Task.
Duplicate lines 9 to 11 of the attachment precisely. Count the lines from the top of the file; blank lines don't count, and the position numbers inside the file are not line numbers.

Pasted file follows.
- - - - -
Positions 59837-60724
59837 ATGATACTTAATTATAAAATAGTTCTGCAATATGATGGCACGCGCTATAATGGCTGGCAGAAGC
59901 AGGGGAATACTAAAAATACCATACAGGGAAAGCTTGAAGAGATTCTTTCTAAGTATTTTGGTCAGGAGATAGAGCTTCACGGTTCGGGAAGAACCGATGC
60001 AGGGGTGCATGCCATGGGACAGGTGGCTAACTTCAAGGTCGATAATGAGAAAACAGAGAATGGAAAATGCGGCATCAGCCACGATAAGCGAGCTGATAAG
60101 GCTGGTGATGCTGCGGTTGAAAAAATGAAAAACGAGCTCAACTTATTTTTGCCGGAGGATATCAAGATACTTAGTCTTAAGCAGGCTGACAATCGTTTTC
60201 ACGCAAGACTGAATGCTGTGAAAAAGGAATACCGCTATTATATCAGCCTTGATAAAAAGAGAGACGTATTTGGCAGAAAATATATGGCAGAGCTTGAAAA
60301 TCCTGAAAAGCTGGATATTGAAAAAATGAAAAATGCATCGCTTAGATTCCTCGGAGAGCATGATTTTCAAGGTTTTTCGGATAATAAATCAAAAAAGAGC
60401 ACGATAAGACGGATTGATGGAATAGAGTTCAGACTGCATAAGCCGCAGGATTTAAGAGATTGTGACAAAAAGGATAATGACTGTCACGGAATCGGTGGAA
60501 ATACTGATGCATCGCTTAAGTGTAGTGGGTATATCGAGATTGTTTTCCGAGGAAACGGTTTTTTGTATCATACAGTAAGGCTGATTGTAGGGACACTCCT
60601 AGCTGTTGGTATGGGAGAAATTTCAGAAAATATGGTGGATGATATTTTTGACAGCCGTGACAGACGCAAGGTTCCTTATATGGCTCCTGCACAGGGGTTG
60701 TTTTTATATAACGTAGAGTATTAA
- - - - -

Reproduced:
60501 ATACTGATGCATCGCTTAAGTGTAGTGGGTATATCGAGATTGTTTTCCGAGGAAACGGTTTTTTGTATCATACAGTAAGGCTGATTGTAGGGACACTCCT
60601 AGCTGTTGGTATGGGAGAAATTTCAGAAAATATGGTGGATGATATTTTTGACAGCCGTGACAGACGCAAGGTTCCTTATATGGCTCCTGCACAGGGGTTG
60701 TTTTTATATAACGTAGAGTATTAA